Q: Is it true that 36 percent to 37 percent of eligible voters failed to vote in the recent presidential election?
A:Actually, the number is slightly higher than that: 38.4 percent of eligible voters didn’t cast a ballot for president in 2008. Even more — 39.9 percent — didn’t vote in 2006.
Dr. Michael McDonald, an associate professor at George Mason University and a non-resident senior fellow at the Brookings Institution, has compiled voter turnout statistics on the national and state level since 1980. In the 2008 general election, 61.6 percent of the voting-eligible population cast a ballot for president, according to McDonald. In all, 132.6 million Americans voted.
Some, but not all, states report total ballots cast, a figure that includes blank ballots or those with votes for multiple candidates for the same office. But even when McDonald tallies those figures, and includes estimates for states that don’t report such numbers, the turnout creeps up to only 62.3 percent.
McDonald’s figures are current as of Dec. 24 and are unlikely to change much. As he writes, “All states have now posted offical [sic] or certified results. There are a few minor outstanding issues that may revise these numbers slightly.”
Minnesota, where the recount battle between incumbent Sen. Norm Coleman and comedian Al Franken has raged on for weeks, had the highest voter turnout, at 77.8 percent. Hawaii and West Virginia are tied for the lowest turnout, with 50.6 percent each.
McDonald’s figures are also quite similar to early projections released two days after the election by American University’s Center for the Study of the American Electorate. CSAE’s report, based on tabulated votes by the Associated Press and some estimates, said that voter turnout was between 60.7 percent and 61.7 percent of eligible voters. The methodology used by McDonald and CSAE is not the same. For instance, they use different estimates for eligible voters, with CSAE employing a number that excludes non-citizens from the over-18 population in the U.S. and McDonald calculating a figure that also adjusts for felons who can’t vote and Americans living abroad. CSAE says those other factors wouldn’t significantly alter the eligible-voter figure. Regardless, it’s worth noting that the two entities published very similar results.
What Happened to All That Record-Turnout Hype?
Before Americans went to the polls on November 4, much was made in media reports about record levels of voter registration and high enthusiasm levels among the electorate. And while the 61.6 percent turnout number doesn’t seem that impressive – in 2004, after all, 60.1 percent of eligible voters cast a ballot for the highest office – it is the highest turnout in the U.S. in decades. As the CSAE report says, “If the rate of voting exceeds 61.0 percent of eligibles, turnout will have been the highest since 1964.”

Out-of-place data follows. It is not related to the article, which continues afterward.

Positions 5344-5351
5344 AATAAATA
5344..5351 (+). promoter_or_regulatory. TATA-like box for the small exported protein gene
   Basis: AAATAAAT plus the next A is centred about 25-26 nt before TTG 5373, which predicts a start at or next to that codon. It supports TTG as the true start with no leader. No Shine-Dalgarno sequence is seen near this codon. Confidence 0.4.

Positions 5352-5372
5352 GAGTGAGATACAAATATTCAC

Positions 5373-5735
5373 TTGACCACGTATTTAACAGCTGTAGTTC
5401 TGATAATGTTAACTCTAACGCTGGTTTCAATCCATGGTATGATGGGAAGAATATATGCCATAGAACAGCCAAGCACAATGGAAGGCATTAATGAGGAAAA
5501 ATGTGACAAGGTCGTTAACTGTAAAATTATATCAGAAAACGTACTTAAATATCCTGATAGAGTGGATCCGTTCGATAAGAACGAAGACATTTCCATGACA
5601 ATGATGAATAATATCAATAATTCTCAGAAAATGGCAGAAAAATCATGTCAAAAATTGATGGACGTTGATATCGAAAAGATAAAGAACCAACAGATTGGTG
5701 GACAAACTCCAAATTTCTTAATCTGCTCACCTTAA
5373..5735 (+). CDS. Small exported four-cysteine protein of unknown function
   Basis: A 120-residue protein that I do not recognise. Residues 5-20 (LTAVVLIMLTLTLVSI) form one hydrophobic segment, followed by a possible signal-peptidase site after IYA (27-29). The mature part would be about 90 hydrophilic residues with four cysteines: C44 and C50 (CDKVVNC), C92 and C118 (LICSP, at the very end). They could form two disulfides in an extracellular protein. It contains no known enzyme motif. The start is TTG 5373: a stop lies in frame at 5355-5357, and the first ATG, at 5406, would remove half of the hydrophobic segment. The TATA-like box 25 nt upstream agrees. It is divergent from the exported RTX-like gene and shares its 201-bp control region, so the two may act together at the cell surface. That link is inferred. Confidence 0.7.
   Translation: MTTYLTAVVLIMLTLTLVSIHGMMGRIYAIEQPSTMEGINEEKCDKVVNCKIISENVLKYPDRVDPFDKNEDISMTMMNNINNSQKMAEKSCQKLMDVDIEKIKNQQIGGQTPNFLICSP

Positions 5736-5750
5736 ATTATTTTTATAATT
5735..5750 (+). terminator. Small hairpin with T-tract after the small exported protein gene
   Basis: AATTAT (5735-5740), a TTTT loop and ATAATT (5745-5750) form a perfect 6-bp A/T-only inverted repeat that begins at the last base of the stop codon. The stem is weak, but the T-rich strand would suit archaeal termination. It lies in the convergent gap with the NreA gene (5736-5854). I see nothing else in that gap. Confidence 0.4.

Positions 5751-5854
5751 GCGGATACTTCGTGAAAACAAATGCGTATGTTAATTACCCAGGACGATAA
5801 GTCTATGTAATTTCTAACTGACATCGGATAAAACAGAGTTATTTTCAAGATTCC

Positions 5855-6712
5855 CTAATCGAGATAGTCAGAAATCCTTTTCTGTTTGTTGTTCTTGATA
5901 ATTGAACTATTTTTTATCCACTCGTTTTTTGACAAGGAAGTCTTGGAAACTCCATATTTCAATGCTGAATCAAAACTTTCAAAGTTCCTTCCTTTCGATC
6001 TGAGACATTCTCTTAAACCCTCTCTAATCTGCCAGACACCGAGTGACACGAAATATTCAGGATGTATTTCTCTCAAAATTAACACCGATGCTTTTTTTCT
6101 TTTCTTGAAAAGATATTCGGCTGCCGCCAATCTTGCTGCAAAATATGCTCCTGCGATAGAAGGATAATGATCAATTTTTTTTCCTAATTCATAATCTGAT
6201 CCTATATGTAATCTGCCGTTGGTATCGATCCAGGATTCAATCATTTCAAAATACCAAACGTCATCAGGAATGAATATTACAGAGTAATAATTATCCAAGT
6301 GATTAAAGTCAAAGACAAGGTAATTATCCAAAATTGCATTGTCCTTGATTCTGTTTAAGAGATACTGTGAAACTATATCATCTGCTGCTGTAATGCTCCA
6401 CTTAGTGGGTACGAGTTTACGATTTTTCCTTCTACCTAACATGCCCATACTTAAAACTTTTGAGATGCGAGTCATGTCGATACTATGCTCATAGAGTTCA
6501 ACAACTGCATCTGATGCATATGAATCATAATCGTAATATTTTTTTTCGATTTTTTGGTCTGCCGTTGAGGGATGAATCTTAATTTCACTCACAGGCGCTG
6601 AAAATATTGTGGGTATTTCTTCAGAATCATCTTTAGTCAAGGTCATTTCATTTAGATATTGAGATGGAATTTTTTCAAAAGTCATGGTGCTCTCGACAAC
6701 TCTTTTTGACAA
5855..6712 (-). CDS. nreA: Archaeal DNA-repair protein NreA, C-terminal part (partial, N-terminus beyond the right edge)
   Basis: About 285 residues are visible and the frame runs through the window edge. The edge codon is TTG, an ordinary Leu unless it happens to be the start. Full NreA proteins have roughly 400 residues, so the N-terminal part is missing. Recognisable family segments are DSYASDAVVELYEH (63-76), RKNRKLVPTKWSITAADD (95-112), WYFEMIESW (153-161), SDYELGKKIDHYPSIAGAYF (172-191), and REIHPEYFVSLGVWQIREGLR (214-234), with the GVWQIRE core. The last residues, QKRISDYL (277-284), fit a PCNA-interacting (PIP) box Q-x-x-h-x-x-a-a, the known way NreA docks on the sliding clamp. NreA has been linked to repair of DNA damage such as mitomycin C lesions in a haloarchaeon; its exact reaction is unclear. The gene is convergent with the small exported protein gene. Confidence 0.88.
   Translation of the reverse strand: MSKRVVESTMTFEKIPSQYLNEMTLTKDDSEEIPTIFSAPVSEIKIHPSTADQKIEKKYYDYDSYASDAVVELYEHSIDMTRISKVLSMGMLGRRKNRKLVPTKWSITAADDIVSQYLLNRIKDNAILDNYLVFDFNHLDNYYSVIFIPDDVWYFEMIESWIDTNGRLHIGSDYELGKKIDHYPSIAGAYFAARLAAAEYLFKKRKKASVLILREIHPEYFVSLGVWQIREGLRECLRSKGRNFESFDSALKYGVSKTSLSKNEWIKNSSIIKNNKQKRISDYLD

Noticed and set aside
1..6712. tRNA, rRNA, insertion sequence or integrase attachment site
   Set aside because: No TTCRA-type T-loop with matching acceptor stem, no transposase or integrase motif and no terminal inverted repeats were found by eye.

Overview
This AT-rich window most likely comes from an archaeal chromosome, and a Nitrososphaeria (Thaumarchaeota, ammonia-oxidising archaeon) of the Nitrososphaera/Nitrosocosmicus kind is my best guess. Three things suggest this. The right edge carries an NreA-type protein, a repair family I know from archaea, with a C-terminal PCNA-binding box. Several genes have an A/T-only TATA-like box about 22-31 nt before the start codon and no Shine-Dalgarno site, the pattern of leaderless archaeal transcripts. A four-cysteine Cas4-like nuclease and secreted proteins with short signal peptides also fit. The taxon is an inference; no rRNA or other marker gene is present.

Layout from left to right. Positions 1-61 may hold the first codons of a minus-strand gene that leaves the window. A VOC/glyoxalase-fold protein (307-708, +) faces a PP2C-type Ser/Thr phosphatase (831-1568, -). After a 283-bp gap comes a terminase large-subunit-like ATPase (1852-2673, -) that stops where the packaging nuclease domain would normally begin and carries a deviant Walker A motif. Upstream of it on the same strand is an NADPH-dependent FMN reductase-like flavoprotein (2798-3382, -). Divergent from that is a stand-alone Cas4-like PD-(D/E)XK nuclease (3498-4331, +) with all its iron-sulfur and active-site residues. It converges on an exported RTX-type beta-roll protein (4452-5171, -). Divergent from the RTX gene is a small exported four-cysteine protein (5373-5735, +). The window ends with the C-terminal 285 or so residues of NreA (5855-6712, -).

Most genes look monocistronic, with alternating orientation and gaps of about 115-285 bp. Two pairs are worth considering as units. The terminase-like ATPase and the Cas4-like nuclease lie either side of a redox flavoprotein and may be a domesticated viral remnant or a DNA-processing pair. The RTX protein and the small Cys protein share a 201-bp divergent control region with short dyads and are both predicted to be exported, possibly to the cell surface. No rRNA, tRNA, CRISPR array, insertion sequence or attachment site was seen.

But why was it not even higher? Republican turnout, according to CSAE, dropped, while Democrats voted in higher numbers. The percentage of those voting for the Republican presidential ticket dropped by 1.3 percentage points and those voting for the Democratic ticket went up by 2.6 percentage points from 2004. Curtis Gans, the center’s director, said he, too, thought even more Americans would vote in 2008. “Many people were fooled (including this student of politics although less so than many others) by this year’s increase in registration (more than 10 million added to the rolls), citizens’ willingness to stand for hours even in inclement weather to vote early, the likely rise in youth and African American voting, and the extensive grassroots organizing network of the Obama campaign into believing that turnout would be substantially higher than in 2004. But we failed to realize that the registration increase was driven by Democratic and independent registration and that the long lines at the polls were mostly populated by Democrats.”
As for the youth vote, Tufts University’s Center for Information & Research on Civic Learning and Engagement (CIRCLE) estimates that 52 percent to 53 percent of eligible voters under the age of 30 went to the polls in 2008. That’s up from 48 percent in 2004. CIRCLE’s figures are based on CSAE’s projections, exit poll data and Census population numbers.
– Lori Robertson
McDonald, Michael. 2008 General Election Turnout Rates. United States Elections Project, George Mason University, accessed 7 Jan. 2009.
Gans, Curtis. “Much-hyped Turnout Record Fails to Materialize; Convenience Voting Fails to Boost Balloting.” Center for the Study of the American Electorate, American University, 6 Nov. 2008.
“Youth Turnout Rate Rises to at Least 52%.” CIRCLE, Tufts University, accessed 7 Jan. 2009.